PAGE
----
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- My Life, Volume I - 93/107 -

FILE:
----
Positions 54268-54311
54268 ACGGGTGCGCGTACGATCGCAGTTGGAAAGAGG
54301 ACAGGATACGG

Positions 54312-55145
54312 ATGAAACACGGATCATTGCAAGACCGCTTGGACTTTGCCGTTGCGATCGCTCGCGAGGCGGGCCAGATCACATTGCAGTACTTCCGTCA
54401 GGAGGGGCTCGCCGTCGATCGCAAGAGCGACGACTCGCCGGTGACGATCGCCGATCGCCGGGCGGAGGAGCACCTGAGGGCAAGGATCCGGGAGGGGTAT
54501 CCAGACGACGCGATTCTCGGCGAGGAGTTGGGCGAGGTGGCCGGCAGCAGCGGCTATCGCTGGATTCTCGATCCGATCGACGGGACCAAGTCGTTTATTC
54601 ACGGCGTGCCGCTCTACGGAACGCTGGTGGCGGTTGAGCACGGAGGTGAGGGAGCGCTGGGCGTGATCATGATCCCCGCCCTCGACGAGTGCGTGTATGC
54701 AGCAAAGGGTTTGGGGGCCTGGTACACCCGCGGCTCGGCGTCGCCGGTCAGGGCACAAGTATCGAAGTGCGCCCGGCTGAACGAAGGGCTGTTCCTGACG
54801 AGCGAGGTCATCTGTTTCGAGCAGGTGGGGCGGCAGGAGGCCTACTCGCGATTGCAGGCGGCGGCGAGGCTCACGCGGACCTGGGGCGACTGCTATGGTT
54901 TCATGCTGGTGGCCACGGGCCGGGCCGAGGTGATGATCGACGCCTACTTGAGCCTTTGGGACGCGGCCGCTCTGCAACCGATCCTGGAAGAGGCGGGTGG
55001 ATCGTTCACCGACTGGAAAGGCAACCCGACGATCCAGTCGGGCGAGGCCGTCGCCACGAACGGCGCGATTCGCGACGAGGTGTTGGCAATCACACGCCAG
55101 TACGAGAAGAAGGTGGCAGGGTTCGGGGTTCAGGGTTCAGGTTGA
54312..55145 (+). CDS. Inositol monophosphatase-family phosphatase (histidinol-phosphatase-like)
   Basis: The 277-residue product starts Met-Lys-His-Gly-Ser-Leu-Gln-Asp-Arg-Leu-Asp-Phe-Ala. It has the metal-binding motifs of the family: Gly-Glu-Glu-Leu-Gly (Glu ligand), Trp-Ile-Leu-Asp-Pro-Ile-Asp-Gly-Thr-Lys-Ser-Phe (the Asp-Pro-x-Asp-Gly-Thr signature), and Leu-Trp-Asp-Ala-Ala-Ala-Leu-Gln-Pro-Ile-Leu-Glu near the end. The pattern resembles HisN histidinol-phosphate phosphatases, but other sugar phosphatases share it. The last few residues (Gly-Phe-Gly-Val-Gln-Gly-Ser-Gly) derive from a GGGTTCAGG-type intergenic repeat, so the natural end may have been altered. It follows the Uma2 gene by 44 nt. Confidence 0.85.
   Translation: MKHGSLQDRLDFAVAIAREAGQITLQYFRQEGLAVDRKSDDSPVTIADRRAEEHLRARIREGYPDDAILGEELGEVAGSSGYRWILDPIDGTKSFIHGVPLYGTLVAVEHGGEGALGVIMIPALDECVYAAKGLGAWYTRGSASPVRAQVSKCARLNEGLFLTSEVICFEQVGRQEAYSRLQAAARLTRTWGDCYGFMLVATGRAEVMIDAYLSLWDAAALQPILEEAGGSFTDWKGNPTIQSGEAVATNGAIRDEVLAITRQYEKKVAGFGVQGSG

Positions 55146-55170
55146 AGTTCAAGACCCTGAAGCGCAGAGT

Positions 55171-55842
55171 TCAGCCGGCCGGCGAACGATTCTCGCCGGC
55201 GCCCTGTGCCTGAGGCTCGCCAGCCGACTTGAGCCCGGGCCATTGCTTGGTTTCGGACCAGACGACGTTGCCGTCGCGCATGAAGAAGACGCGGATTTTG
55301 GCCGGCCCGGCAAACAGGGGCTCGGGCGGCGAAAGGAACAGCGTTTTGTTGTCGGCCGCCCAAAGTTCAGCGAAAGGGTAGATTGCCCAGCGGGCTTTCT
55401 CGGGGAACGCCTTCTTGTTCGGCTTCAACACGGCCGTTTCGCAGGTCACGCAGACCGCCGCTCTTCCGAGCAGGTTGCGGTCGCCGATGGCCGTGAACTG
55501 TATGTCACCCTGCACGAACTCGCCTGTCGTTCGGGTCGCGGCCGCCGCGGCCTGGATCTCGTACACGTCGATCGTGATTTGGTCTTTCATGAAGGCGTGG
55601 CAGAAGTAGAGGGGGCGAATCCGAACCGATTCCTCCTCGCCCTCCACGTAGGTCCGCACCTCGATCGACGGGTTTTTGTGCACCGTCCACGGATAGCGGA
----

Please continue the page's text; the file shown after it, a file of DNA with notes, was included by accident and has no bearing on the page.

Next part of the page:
where he preached communism, and thence wandered over France and Germany back to the borderland of the Slav world, from which quarter he looked for the regeneration of humanity, because the Slavs had been less enervated by civilisation. His hopes in this respect were centred in the more strongly pronounced Slav type characteristic of the Russian peasant class. In the natural detestation of the Russian serf for his cruel oppressor the nobleman, he believed he could trace a substratum of simple- minded brotherly love, and that instinct which leads animals to hate the men who hunt them. In support of this idea he cited the childish, almost demoniac delight of the Russian people in fire, a quality on which Rostopschin calculated in his strategic burning of Moscow. He argued that all that was necessary to set in motion a world-wide movement was to convince the Russian peasant, in whom the natural goodness of oppressed human nature had preserved its most childlike characteristics, that it was perfectly right and well pleasing to God for them to burn their lords' castles, with everything in and about them. The least that could result from such a movement would be the destruction of all those things which, rightly considered, must appear, even to Europe's most philosophical thinkers, the real source of all the misery of the modern world. To set these destructive forces in action appeared to him the only object worthy of a sensible man's activity. (Even while he was preaching these horrible doctrines, Bakunin, noticing that my eyes troubled me, shielded them with his outstretched hand from the naked light for a full hour, in spite of my protestations.) This annihilation of all civilisation was the goal upon which his heart was set. Meanwhile it amused him to utilise every lever of political agitation he could lay hands on for the advancement of this aim, and in so doing he often found cause for ironical merriment. In his retreat he received people belonging to every shade of revolutionary thought. Nearest to him stood those of Slav nationality, because these, he thought, would be the most convenient and effective weapons he could use in the uprooting of Russian despotism. In spite of their republic and their socialism a la Proudhon, he thought nothing of the French, and as for the Germans, he never mentioned them to me. Democracy, republicanism, and anything else of the kind he regarded as unworthy of serious consideration.